No final decision yet on StarCaps suspensions

In a 44-page written opinion issued on Thursday morning, Judge Gary Larson ruled that the 2008 drug testing of Vikings defensive tackles Pat and Kevin Williams violated Minnesota law.

But the outcome of the cross motions for summary judgment is being characterized as a “split decision” by Brian Murphy of the St. Paul Pioneer Press, with the league winning on some issue and the players prevailing on others.  The biggest question — whether the four-game suspensions will be implemented or scuttled — remains undecided.  Presumably, the suspensions will be resolved as part of a trial that begins on March 8.

The most significant lingering issue relates to the question of whether the NFL employs the Williamses, or whether they are employed only by the Vikings. 

In this context (and we say this only half-jokingly), the league apparently isn’t a “single entity.”

We’re trying to get out mitts on the full ruling, due in part to our desire to inform the PFT audience and in part to the fact that I’ve had trouble falling asleep this week.

7 responses to “No final decision yet on StarCaps suspensions

  1. This is going to start getting very interesting. Now both sides in this case are going to have to prove the opposite of what they’re going to want to claim in the antitrust context.
    If the NFL has the right to impose a suspension and make it stick, then it isn’t an employer (but the teams are), and so the NFL teams are potentially illegally colluding under antitrust law.
    If the NFL is an employer, then it can’t impose suspensions on the Williams Wall — but it can still claim single-entity and bypass the antitrust laws.
    Sounds like the smart thing for the NFL to do here is to drop the suspensions, because pursuing this will hurt the league in the long run.
    But then of course Lord Favre (and the rest of the Vikings) can take all the HGH he wants this season, and there’s nothing the league can do about it. (Not saying he has in the past — just that he’d be an idiot not to do it this year.)
    Or of course the two sides could just engage in a staredown and both hope the other side blinks first.

  2. We’re trying to get out mitts on the full ruling, due in part to our desire to inform the PFT audience and in part to the fact that I’ve had trouble falling asleep this week
    Also due in part that Viking related posts pay your bills.

  3. Well boys, now that you didn’t got the SB, time to pay the piper! Enjoy your suspensions. brett Favre called, he means it this time with retirement. LOL

  4. The remaining legal question is whether or not the NFL is at least partially to be considered the “employer” in this case, and if it is then the NFL is subject to state laws governing employee rights.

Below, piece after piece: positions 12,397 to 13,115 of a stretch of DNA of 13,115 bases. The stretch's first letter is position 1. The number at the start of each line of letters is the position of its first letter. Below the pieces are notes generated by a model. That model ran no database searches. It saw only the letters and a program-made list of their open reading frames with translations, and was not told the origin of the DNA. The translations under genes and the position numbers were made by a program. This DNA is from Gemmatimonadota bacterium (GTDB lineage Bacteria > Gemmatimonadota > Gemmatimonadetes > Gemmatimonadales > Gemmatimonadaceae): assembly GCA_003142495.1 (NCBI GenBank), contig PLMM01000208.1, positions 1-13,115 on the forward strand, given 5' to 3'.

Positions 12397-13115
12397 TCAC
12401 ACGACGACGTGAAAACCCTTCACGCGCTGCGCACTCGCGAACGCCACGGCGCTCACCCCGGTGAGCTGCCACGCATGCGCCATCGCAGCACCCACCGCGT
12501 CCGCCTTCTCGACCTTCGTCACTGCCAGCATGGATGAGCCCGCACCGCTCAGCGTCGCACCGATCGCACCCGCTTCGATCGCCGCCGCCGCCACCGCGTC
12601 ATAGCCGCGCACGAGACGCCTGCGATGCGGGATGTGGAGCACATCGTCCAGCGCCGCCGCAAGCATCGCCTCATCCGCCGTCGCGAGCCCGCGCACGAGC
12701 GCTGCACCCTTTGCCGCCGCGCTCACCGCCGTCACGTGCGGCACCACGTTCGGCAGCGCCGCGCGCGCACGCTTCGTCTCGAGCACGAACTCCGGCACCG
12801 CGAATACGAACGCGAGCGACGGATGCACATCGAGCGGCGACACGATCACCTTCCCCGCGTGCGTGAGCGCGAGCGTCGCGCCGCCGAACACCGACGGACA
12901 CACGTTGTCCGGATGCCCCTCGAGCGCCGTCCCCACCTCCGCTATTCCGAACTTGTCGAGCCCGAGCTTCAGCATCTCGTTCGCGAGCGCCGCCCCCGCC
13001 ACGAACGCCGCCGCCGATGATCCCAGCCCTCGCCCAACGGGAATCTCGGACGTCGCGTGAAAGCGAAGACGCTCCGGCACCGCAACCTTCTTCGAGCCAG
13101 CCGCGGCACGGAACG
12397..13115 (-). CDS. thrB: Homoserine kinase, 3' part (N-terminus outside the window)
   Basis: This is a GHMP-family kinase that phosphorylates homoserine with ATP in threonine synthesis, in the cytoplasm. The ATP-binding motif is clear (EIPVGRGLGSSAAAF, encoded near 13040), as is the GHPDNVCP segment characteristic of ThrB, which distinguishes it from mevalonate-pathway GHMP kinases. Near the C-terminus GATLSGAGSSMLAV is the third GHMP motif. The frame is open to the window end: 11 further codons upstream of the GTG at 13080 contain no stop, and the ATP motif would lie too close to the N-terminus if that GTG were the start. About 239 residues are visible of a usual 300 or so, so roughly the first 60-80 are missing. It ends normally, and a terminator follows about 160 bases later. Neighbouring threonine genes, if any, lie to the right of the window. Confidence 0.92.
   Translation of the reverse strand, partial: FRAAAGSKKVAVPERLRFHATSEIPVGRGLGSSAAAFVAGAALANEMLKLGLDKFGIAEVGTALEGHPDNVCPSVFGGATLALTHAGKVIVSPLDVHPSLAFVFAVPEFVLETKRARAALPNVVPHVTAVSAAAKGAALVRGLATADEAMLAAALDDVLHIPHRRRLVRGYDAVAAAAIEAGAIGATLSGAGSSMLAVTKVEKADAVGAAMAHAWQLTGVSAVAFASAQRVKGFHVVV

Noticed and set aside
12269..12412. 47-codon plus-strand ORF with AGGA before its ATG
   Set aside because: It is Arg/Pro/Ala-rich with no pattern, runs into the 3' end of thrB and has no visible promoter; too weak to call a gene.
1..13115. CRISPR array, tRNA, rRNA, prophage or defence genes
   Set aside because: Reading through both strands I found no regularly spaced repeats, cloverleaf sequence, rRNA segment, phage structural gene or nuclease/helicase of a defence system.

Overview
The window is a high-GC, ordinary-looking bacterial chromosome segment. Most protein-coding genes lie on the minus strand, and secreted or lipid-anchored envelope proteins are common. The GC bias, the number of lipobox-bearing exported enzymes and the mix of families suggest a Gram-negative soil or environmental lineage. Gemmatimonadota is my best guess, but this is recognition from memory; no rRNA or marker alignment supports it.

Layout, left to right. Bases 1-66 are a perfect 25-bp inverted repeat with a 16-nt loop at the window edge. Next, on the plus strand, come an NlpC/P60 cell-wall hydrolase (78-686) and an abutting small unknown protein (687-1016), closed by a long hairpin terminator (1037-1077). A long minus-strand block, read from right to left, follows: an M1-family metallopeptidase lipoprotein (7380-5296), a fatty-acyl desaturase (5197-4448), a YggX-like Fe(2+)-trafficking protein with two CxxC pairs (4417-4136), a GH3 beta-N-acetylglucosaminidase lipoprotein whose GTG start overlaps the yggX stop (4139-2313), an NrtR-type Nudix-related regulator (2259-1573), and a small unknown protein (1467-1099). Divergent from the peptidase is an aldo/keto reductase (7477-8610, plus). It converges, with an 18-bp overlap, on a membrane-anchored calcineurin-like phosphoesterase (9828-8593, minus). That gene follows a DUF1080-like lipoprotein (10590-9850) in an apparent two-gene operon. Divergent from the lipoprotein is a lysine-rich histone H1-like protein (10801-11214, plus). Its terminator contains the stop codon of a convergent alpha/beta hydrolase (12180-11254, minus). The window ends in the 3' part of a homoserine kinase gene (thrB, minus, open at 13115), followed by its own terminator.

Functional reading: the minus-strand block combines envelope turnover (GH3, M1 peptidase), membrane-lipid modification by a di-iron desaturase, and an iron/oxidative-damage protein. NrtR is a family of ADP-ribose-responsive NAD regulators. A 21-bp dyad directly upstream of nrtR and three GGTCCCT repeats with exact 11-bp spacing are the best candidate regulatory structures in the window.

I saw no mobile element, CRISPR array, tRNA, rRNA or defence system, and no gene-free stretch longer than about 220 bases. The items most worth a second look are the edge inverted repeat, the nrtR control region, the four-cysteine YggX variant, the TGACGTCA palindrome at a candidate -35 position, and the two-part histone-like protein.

If the NFL is not, as it claims, in any way to be considered an “employer” of NFL players, the question would be: “Why do you assume the privilege of testing and suspending employees that are not your own but rather those of another firm?”
    Once again, the NFL wants to be considered “a single entity” when it suits them and an association of independent businesses when it does not.
    The most important ruling of the federal judge today was this: “Larson’s order said the league clearly violated Minnesota laws by failing to tell the players within three days that they had tested positive for a banned substance.” (quoting from the MN Star & Tribune)
    Since the judge has found that the league “clearly violated MN law” it seems highly unlikely that the NFL can expect things to go their way in the March trial, and by the way–the NFL has made it clear that they had NO desire to go to rial with this.

  5. I don’t even give a damn about this anymore. Just end it. Make sure the new CBA has language to prevent it from happening again.

  6. Wouldn’t the NFL mandated rookie symposium, the Pro Bowl, and other LEAGUE sponsored events demonstrate that NFL Players who work for Individual NFL Teams, are still employees of the league as a whole even though their paychecks come from an individual team.
    Also discipline comes from an NFL and team level. Although this is collectively bargained, the mere fact that 32 companies collectively bargain as “the shield” suggests that the collective is a larger entity “the shield” (the UAW had to negotiate with the big 3 separately not “A GIANT HOTMESS AUTOMAKER 1). League office discipline demonstrates that individual companies do not have final disciplinary power over their employees, felonies not withstanding. For instance; Bryant McKinnie is potentially subject to a fine for not showing up at the NFL Pro Bowl (not Minnesota Viking Pro Bowl), and the team is not fining him, but the NFL may? The Colts players had to show up at NFL sponsored Super Bowl activities against the protestations of their employer, the Colts? Another company cannot fine me for my job performance or compel me to do work for them unless I somehow “work” for them also.
    It is fairly obvious that the league wants it both ways, and for the health of the league, it should be allowed to operate that way. As people who prosper from the set up of the league the Williams’ are showing bad form for questioning the status quo.
    However, they are challenging and they are right, the NFL players are, just that, NFL players first, and Vikings, Packers, Cowboys, et. al. second.

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